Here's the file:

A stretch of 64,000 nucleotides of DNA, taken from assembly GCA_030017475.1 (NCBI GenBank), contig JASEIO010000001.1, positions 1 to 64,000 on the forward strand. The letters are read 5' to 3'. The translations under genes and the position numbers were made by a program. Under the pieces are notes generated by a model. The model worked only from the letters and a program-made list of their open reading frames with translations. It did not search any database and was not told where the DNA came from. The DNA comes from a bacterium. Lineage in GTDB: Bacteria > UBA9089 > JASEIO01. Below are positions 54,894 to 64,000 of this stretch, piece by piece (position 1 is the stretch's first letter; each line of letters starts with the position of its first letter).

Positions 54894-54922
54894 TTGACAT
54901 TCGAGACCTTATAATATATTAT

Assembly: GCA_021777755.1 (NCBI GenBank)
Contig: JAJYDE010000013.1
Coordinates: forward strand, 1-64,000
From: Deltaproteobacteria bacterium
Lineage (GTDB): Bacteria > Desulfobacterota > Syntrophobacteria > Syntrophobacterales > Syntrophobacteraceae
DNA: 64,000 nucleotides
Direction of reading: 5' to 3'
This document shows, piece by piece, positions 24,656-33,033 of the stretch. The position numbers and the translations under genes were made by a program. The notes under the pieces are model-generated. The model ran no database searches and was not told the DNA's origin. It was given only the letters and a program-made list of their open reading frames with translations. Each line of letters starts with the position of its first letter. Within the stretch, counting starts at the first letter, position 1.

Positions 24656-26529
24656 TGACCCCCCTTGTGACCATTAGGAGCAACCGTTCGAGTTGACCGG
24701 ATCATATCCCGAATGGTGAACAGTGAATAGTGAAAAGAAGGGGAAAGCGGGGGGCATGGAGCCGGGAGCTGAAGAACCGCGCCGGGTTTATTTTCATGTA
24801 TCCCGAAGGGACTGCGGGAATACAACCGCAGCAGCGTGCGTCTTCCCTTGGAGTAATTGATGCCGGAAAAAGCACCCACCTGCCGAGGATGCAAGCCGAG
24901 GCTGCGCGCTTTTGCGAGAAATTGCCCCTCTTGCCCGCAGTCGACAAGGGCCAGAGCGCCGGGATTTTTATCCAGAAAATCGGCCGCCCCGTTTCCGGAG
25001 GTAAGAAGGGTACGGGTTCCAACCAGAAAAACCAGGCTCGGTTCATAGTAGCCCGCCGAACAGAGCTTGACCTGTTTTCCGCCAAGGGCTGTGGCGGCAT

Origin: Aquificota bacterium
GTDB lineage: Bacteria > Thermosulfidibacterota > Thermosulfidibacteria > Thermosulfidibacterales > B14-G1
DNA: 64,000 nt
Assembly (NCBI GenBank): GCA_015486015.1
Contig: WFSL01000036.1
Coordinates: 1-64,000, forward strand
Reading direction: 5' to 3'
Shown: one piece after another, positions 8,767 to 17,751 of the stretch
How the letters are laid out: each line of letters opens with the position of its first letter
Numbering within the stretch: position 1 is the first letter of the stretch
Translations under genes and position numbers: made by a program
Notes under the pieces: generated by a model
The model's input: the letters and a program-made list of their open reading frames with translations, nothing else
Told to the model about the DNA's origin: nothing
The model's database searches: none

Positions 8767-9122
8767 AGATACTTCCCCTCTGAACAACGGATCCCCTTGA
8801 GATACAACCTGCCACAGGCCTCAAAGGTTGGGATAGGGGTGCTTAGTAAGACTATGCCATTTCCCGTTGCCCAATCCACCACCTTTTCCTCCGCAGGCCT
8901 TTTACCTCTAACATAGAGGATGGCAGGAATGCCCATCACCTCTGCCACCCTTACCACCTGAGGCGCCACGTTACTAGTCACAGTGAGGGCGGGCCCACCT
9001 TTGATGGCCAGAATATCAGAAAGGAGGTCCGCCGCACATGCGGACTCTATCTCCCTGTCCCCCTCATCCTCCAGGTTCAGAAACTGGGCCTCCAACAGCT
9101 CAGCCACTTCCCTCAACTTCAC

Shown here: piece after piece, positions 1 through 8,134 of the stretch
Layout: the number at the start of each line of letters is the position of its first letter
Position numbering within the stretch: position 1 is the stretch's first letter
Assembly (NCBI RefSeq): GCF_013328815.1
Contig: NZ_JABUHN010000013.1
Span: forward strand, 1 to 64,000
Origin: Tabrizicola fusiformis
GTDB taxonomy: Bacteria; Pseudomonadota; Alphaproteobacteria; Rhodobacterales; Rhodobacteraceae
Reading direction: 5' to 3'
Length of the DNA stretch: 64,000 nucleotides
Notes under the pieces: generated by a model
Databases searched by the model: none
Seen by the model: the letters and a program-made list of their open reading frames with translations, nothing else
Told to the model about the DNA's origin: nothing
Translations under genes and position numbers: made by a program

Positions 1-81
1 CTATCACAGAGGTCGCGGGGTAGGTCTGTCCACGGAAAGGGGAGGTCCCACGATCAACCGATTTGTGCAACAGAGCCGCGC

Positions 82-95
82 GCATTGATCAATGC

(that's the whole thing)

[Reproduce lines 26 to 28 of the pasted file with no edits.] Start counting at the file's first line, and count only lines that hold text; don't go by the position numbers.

Shown: one piece after another, positions 8,767 to 17,751 of the stretch
How the letters are laid out: each line of letters opens with the position of its first letter
Numbering within the stretch: position 1 is the first letter of the stretch